Obstetric outcomes of human Herpes virus‑2 infection among pregnant women in Benin, Nigeria
Objective: This study investigated the obstetric outcomes of herpes simplex virus (HSV‑2) infection among pregnant women.
Materials and Methods: In this prospective cohort study, a total of 674 consenting pregnant women attending ante‑natal clinic in the University of Benin Teaching Hospital and Central Hospital Benin were recruited between November 2011 and December, 2012. The women were screened for HSV‑1, and HSV‑2 using glycoprotein‑G‑based type‑specific Enzyme Linked Immunosorbent Assay on archived blood samples; and were followed up to the delivery period and postnatal clinic. The HSV‑2‑seronegative participants underwent second blood sampling for HSV‑2 IgG and IgM assay during the delivery period. The patients were thus categorized into “HSV‑2 seropositive”, “HSV‑2–seronegative,” and “incident HSV‑2 infection” cohorts. The pregnancy outcomes were assessed by review of hospital records. Data analysis was with SPSS version 16 software.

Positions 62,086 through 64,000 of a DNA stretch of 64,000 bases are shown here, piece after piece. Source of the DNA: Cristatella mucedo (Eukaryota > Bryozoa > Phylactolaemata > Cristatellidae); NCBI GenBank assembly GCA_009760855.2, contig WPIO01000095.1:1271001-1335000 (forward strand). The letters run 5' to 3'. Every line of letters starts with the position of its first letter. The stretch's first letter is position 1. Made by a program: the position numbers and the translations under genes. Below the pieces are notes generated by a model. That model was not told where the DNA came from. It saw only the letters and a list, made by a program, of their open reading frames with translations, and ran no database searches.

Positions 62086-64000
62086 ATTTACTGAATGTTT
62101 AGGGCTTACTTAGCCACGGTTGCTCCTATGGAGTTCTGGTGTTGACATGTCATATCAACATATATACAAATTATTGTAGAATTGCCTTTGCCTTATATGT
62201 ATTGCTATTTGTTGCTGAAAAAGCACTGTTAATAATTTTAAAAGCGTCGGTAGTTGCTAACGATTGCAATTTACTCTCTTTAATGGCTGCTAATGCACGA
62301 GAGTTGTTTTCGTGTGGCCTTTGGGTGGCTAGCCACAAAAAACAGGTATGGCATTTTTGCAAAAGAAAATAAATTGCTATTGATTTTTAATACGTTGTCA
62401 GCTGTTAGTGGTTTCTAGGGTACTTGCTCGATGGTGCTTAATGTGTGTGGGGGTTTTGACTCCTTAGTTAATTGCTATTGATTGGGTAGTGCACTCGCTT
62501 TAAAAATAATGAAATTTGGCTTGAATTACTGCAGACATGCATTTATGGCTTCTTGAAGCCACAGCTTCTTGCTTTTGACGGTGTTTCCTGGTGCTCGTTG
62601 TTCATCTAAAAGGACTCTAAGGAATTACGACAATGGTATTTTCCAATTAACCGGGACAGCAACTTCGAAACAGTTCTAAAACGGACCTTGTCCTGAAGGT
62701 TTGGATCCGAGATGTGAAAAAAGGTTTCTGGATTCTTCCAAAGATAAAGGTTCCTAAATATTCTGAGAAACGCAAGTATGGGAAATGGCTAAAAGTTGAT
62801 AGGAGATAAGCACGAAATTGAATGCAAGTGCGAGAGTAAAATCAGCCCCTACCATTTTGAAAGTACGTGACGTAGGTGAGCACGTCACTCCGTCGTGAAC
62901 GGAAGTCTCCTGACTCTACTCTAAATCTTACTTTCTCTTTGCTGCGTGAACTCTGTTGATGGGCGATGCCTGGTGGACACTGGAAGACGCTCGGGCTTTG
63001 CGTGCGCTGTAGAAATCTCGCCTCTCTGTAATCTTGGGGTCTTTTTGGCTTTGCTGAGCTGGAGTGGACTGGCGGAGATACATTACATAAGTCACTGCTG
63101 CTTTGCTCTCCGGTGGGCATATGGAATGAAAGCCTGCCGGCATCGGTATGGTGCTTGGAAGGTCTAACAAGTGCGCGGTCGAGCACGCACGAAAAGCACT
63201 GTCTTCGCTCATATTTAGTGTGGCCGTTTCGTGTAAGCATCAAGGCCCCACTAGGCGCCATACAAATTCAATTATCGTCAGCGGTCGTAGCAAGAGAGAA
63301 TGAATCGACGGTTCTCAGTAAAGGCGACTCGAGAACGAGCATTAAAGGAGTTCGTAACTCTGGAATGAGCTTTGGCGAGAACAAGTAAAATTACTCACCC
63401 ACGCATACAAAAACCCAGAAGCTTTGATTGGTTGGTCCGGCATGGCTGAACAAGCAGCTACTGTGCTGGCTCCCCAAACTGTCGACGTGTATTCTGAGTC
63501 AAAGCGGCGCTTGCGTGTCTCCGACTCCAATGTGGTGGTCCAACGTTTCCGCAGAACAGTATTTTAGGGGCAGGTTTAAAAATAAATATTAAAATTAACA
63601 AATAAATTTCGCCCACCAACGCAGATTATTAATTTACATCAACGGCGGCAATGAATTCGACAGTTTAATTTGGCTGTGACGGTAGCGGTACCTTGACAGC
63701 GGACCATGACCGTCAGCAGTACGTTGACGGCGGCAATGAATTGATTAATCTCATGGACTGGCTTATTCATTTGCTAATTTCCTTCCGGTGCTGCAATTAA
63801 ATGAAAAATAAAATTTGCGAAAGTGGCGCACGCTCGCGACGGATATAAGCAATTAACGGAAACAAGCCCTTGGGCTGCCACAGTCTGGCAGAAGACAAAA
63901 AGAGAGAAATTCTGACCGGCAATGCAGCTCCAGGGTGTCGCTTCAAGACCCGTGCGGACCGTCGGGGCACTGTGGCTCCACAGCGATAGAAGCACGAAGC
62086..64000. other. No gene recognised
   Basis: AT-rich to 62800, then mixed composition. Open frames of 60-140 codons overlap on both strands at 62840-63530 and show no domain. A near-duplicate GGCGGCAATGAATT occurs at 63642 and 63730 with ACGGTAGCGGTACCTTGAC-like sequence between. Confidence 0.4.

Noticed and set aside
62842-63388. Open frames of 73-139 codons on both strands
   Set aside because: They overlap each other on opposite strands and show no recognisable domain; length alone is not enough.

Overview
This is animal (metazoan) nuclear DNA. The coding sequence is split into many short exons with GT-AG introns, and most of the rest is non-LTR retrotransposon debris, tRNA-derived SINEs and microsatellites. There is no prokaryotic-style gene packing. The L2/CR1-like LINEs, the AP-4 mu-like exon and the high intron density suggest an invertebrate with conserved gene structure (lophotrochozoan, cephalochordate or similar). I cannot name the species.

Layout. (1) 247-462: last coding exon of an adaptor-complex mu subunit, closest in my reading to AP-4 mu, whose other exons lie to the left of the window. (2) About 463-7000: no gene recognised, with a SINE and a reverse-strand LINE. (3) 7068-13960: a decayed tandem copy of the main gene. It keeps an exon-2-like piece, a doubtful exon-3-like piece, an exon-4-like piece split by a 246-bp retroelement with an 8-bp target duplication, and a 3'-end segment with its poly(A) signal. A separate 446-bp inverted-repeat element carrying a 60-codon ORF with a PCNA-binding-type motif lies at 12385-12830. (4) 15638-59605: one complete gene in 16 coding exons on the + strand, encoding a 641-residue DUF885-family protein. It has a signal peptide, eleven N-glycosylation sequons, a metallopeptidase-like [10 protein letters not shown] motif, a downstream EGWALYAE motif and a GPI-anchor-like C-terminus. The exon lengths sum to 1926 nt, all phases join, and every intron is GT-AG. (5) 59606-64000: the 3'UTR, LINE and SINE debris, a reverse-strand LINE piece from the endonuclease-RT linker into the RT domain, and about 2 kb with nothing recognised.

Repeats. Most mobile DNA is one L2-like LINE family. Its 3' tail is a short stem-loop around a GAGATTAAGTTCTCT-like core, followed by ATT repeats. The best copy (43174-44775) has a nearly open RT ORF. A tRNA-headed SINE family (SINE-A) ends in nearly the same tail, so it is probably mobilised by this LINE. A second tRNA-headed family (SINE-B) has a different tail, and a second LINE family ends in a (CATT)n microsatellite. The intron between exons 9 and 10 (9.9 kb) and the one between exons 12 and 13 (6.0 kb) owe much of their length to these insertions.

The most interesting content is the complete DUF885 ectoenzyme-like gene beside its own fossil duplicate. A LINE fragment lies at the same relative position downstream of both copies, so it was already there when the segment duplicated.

Results: Of 674 pregnant women surveyed, 312 (46.3%) were HSV‑2 seropositive; while 362 (56.7%) were HSV‑2 seronegative. Comparing the “HSV‑2 seropositive” and “HSV‑seronegative” groups, there were no significant differences in occurrence of low birth weight (LBW), prematurity, spontaneous abortions, and stillbirth events (P = 0.96; 0.95; 1.0; and 0.77, respectively). Comparing the “incident HSV‑2 infection” with the “HSV‑2 seronegative” groups, the relative risks of occurrence of LBW deliveries, preterm deliveries, and stillbirths were 12.6, 25.1, and 4.5, respectively.
Conclusion: First episode HSV‑2 infection among pregnant women in Benin, Nigeria is associated with an increased risk of occurrence of spontaneous abortion, LBW delivery, stillbirths, and preterm delivery.
Keywords: Benin, herpes simplex virus‑2, obstetrics outcomes, pregnant women, seroprevalence